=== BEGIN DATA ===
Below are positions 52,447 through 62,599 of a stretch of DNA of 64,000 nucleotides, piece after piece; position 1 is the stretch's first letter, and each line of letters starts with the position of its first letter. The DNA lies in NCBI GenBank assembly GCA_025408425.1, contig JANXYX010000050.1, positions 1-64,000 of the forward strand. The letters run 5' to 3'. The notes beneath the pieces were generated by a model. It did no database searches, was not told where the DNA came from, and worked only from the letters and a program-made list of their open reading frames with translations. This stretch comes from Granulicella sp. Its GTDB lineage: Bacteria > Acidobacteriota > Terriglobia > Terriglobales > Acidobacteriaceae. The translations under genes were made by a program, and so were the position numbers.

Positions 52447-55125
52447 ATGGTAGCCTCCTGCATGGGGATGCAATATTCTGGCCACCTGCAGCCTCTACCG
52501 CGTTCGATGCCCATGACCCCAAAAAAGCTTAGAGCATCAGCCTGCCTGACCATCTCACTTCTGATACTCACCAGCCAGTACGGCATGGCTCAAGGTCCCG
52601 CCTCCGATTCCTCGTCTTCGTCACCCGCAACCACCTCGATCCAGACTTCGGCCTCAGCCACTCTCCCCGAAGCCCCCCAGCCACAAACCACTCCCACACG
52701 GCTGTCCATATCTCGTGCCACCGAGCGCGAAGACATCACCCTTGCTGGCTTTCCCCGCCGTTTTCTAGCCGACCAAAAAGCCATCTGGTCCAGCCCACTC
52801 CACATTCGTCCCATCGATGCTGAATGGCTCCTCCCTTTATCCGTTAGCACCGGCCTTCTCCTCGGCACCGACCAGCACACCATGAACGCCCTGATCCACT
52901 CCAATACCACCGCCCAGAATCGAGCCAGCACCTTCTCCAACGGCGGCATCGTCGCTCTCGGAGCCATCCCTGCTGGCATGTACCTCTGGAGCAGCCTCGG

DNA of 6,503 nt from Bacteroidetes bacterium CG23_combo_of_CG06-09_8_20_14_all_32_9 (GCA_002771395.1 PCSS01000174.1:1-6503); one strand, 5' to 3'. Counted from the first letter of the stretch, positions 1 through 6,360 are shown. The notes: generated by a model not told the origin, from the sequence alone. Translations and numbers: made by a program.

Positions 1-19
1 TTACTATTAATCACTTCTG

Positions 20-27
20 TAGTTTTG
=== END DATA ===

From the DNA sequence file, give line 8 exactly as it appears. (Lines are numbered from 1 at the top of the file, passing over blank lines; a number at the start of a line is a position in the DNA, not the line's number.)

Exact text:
52901 CCAATACCACCGCCCAGAATCGAGCCAGCACCTTCTCCAACGGCGGCATCGTCGCTCTCGGAGCCATCCCTGCTGGCATGTACCTCTGGAGCAGCCTCGG